More Revelations About Government Spying in Canada

Worst. Photoshop. Ever.

If you’re reading this on the front page then you’ll see four comments immediately below this post, all by forums user pjw918. But if you visit the Canadian Wireless Industry Discussion you’ll see the reverse—I’m actually tailgating this thread in order to bring more attention to it, particularly for fellow Canadians. Because it’s pretty scary stuff.

This time last month I wrote about an episode of Jesse Brown’s CANADALAND Podcast, wherein Globe and Mail reporter Colin Freeze details how CSEC, our intelligence signals gathering agency, games the media. Long story short, when CSEC makes their surveillance of Canadians so deliberately opaque it’s hard to figure out what’s going on.

But now, thanks to Professor Michael Geist, we know at least a little more about what’s going on.

Dr. Geist filed an ATIP request with the Privacy Commissioner of Canada—ATIP, if you didn’t know, stands for Access to Information and Privacy; see this Government of Canada FAQ for more info. Anyway, as pjw918 posted below—or above—okay, just go here—Dr. Geist has made the results of his ATIP request publicly available. Some of it we already knew, like Citizen Labs’ ongoing efforts to uncover our government’s telecommunications surveillance; other revelations are most definitely news.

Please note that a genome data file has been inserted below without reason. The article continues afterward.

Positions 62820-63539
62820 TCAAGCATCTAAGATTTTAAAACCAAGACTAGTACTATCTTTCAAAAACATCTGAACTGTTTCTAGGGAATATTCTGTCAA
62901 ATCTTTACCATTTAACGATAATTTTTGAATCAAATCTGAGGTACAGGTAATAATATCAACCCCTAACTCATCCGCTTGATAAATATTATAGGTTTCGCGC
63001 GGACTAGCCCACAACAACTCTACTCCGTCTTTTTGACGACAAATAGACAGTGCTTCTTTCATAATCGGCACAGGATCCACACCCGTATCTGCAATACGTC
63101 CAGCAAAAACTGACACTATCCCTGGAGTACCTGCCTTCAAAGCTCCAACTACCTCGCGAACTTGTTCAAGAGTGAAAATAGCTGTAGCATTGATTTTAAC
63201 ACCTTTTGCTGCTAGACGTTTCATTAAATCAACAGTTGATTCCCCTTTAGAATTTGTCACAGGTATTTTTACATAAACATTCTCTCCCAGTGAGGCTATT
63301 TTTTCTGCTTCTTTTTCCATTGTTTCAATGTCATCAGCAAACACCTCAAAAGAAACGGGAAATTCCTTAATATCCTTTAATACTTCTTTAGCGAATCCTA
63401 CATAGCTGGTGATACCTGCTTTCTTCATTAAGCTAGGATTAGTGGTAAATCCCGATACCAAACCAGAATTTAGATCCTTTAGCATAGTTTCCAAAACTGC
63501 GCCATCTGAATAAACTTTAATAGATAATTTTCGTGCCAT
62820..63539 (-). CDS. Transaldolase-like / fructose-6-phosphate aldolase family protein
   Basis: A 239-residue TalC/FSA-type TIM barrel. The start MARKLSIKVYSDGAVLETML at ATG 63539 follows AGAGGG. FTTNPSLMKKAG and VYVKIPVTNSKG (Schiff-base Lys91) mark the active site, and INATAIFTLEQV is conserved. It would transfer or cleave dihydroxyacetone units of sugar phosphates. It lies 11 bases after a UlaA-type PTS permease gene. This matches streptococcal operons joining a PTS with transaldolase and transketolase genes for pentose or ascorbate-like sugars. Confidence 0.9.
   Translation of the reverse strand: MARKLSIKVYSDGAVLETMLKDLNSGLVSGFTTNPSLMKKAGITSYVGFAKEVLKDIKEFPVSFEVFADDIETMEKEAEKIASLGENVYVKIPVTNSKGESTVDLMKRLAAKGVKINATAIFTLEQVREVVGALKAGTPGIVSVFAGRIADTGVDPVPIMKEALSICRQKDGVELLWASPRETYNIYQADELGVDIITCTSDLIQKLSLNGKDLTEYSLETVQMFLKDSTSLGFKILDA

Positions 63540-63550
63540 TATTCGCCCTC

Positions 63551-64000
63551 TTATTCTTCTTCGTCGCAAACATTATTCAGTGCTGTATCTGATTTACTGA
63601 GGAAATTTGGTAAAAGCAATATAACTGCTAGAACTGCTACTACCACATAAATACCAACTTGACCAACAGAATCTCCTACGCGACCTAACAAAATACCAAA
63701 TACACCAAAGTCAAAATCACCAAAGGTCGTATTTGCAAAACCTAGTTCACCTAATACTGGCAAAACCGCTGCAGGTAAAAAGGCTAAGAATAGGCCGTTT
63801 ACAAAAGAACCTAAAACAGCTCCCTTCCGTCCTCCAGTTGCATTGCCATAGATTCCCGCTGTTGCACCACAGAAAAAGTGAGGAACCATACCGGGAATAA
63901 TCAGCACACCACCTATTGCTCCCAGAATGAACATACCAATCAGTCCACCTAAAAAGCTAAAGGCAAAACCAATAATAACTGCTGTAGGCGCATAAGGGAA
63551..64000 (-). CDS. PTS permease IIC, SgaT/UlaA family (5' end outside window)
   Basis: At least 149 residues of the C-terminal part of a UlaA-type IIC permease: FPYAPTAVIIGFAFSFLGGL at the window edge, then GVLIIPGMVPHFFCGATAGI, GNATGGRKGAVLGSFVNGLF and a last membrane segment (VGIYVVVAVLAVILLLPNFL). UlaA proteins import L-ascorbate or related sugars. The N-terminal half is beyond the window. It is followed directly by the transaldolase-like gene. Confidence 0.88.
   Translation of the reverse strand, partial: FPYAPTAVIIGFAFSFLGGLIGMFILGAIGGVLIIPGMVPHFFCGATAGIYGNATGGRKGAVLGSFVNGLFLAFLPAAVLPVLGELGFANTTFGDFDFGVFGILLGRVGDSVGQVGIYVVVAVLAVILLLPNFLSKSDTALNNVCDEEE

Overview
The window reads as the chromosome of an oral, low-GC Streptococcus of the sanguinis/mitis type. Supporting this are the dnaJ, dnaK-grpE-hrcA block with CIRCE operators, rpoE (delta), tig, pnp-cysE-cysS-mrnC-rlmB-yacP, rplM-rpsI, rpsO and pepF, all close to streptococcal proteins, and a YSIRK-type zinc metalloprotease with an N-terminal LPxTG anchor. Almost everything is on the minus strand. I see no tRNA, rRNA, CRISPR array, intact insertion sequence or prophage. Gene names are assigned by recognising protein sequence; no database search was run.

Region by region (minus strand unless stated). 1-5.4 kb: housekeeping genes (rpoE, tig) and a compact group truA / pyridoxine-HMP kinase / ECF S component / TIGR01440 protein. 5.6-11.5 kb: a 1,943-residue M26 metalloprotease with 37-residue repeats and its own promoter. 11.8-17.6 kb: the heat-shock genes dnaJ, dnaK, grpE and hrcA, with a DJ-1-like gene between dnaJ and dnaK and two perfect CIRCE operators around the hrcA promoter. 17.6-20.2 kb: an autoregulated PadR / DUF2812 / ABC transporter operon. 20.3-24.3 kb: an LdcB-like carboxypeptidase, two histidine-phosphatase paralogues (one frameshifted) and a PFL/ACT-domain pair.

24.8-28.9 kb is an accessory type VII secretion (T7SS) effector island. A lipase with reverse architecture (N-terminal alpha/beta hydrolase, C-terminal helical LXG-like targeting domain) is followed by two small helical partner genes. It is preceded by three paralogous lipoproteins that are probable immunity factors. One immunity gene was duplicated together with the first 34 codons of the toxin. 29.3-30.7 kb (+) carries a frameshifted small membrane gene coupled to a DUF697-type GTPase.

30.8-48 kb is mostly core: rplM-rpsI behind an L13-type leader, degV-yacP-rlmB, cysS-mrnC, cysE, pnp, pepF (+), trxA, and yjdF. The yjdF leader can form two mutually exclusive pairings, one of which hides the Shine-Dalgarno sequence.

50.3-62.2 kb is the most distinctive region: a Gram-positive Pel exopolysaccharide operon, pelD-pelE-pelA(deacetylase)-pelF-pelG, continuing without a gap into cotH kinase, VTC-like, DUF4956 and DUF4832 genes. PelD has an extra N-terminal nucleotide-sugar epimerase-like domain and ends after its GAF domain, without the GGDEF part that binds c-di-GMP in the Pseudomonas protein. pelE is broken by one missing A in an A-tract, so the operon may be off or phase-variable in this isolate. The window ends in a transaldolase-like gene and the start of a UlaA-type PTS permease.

Take it away, news media…

Government makes over a million requests a year for data from telecoms

Canadian governments go to telecoms for users information 1.2 million times a year

Government agencies seek telecom user data at ‘jaw-dropping’ rates

Telecoms refuse to release information on private data given to feds

These links are in addition to those already posted by pjw918…

TL;DR Despite over a million requests to telcos by law enforcement agencies for personal data about their subscribers, telcos have refused to share anything about these requests with the public.

To wrap this up I will once again direct you to Jesse Brown, who wrote a piece for CJFE. Curiously it’s not available as a web page proper, only as a PDF or in some kind of proprietary viewer. Nonetheless, in my opinion the title of the piece says it all: